Wednesday, February 11, 2009

How do we fix Major League Baseball?

Before I begin, don't forget to chime in with your opinion on the post "What would you do?" below. If you were a reporter, would you have run the A-Rod steroids story?

Baseball is in a jam now almost as bad as a few years ago, when the steroid issue first took the country by storm. Maybe now is a good time to re-examine Major League Baseball's (toothless) policy.

In my opinion, MLB has two best options on how to handle steroids:

1. EVERYTHING IS LEGAL. Under this policy, all drug testing would be abolished; if a player wanted to juice up, they could. I believe steroids hurt more than they help (players get a short-term boost at the cost of perhaps a few years or even a decade of steady production, and, of course, drugs can kill you). This policy also acknowledges what nobody seems to want to admit: steroid-fueled baseball puts fans in the stands. Basically, option 1 would be a more open an honest version of the steroids policy in Major League Baseball 10 years ago.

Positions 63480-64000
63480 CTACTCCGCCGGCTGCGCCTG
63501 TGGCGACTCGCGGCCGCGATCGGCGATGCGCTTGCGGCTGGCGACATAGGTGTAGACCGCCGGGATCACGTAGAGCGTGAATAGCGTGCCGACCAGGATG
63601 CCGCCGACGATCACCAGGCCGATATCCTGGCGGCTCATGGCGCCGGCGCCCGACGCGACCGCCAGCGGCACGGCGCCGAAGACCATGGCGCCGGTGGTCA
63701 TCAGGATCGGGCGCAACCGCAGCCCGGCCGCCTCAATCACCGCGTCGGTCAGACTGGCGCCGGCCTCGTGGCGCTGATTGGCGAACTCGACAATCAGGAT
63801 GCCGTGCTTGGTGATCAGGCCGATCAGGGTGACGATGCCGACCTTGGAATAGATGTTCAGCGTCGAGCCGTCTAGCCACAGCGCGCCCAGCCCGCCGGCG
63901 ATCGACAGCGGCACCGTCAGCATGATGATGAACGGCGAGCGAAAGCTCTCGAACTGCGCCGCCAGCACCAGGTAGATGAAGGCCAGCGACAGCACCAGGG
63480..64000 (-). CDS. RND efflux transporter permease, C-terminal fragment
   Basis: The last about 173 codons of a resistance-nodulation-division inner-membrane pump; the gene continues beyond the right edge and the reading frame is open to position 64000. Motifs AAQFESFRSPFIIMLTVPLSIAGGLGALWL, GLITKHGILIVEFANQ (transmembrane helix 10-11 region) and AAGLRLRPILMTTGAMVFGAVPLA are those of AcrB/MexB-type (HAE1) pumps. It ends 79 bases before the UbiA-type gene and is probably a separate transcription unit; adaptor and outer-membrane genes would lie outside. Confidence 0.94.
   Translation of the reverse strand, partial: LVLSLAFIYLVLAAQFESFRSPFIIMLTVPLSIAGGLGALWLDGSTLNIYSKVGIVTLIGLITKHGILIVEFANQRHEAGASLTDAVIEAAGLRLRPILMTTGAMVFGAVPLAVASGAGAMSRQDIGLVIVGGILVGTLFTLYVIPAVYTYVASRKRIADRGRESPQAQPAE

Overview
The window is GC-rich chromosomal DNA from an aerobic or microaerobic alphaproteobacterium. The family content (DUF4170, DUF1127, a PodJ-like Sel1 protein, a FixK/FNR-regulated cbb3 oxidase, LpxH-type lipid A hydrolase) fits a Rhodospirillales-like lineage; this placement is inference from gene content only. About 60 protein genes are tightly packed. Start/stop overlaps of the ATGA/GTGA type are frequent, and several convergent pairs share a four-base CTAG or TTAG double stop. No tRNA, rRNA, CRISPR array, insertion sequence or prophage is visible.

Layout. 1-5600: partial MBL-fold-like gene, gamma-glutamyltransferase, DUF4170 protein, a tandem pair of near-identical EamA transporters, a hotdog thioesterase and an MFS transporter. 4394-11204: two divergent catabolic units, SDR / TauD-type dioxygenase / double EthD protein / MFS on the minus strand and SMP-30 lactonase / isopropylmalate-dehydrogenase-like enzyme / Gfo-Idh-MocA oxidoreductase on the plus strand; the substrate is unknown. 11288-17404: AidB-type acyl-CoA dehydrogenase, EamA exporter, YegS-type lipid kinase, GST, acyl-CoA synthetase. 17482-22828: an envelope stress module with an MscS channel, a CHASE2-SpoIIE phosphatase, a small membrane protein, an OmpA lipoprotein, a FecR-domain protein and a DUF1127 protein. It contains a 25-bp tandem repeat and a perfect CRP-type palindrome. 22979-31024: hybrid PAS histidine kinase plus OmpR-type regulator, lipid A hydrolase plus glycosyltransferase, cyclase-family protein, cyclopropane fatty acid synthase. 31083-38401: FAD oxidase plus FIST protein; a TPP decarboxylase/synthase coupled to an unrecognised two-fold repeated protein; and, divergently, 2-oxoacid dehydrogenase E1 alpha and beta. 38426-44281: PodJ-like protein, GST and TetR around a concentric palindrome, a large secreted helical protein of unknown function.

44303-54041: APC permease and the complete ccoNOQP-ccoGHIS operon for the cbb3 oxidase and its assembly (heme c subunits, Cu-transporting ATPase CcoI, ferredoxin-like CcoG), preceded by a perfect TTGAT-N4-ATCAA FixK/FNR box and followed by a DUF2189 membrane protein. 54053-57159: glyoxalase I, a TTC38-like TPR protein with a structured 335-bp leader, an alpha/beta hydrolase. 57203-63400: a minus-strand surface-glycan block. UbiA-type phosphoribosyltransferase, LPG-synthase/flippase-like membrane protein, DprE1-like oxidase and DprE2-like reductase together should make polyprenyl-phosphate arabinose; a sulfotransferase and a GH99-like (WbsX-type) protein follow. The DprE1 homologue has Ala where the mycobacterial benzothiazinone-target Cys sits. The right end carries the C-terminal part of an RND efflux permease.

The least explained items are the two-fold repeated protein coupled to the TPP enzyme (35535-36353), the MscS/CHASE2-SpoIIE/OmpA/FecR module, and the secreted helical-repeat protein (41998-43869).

2. EVERYTHING IS ILLEGAL. Under this policy, all players would be tested on a weekly basis. If a player tests positive one time, he is suspended for a full season. If a player tests positive a second time, he is suspended from baseball for life.

The current option, with random testing and a increasing penalties for failed tests, falls somewhere in between. And it's simply not working.

--Matt Kelsey

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